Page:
A few years ago, a group of affluent people in a first world country decided that the kids in third world countries need to be educated, and they are the right people to revolutionize education in those countries and help with their social and economic upliftment. The leader of this group – the founder of a world-renowned technology lab in an elite university – wanted to hand over an electronic device to millions of kids so they can search for information on the Internet, collaborate with their peers, and be responsible for their own learning. A number of big organizations too supported this initiative.
One Laptop Per Child (OLPC) program was launched in 2005 by two non-profit organizations and chaired by Nicholas Negroponte. It was implemented in several poor countries including Uruguay, Peru, Mexico, Ghana, and Rwanda. It was rejected by the Indian government, which later decided to build an even cheaper tablet.
It was a noble mission destined to fail from the beginning. The mission of OLPC was to let every kid have access to a laptop when the mission should have been to educate the kids. OLPC was supposed to be a means to an end, but it, unsurprisingly, didn’t fulfill the dream. The socio-economic and other factors in these countries proved to be an insurmountable barrier.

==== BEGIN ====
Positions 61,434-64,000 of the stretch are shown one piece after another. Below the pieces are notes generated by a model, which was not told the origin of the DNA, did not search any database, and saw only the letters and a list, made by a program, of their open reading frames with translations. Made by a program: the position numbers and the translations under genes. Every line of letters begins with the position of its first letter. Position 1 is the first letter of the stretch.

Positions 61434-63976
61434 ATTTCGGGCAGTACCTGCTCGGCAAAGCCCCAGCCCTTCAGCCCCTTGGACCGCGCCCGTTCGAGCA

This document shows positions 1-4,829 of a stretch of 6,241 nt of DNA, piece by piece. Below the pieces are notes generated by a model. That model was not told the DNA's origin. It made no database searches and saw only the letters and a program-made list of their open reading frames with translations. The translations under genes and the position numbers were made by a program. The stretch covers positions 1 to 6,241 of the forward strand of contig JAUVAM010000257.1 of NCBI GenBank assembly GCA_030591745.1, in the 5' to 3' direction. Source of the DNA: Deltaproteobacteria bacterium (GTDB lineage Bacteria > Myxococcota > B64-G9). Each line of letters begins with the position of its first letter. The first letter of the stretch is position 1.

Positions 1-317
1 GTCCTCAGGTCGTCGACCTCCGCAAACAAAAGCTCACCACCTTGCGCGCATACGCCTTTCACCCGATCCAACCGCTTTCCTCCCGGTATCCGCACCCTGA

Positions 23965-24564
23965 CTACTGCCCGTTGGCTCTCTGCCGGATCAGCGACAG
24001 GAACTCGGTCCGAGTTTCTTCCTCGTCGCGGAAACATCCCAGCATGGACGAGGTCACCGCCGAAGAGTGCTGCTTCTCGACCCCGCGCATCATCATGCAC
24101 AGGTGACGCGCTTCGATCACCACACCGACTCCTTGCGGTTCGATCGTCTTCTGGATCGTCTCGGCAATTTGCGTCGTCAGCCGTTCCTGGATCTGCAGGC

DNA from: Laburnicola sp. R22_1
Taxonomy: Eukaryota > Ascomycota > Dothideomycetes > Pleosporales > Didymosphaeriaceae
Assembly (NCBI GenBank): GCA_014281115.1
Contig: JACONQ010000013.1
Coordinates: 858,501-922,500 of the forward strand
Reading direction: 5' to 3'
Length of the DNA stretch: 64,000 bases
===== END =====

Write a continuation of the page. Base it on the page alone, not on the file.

The foundation planned to develop $100 laptops and sell it (not donate!) to governments for deploying in schools. People that don’t have enough money for food, don’t have access to drinking water and electricity, schools that don’t have continual Internet connection, kids’ homes not connected, teacher not trained on how to use the laptops in class, a Linux-based OS (Sugar) with buggy software, and other issues didn’t let the schools take full advantage of the laptops. This proved once again that it’s not the technology that helps people learn; it’s the pedagogical methods and good, engaging content, and of course, qualified teachers with ongoing training and support.
A recent study – Technology and Child Development – conducted in Peru concluded that there has not been a statistically significant improvement in the children’s reading and math scores after the implementation of the OLPC program. Some might say that test scores are not the real measures of the program’s impact and things like engagement and motivation cannot be quantified. There might be other benefits to the schools and children, but until those benefits are somehow measured over longer periods of time, the vision and promise of OLPC would remain unfulfilled.
It is, however, encouraging that many countries, organizations (Khan Academy, Intel’s StudyBook), and schools (the flipped classroom, iPads/tablets) are experimenting with different pieces of technology to engage and educate children.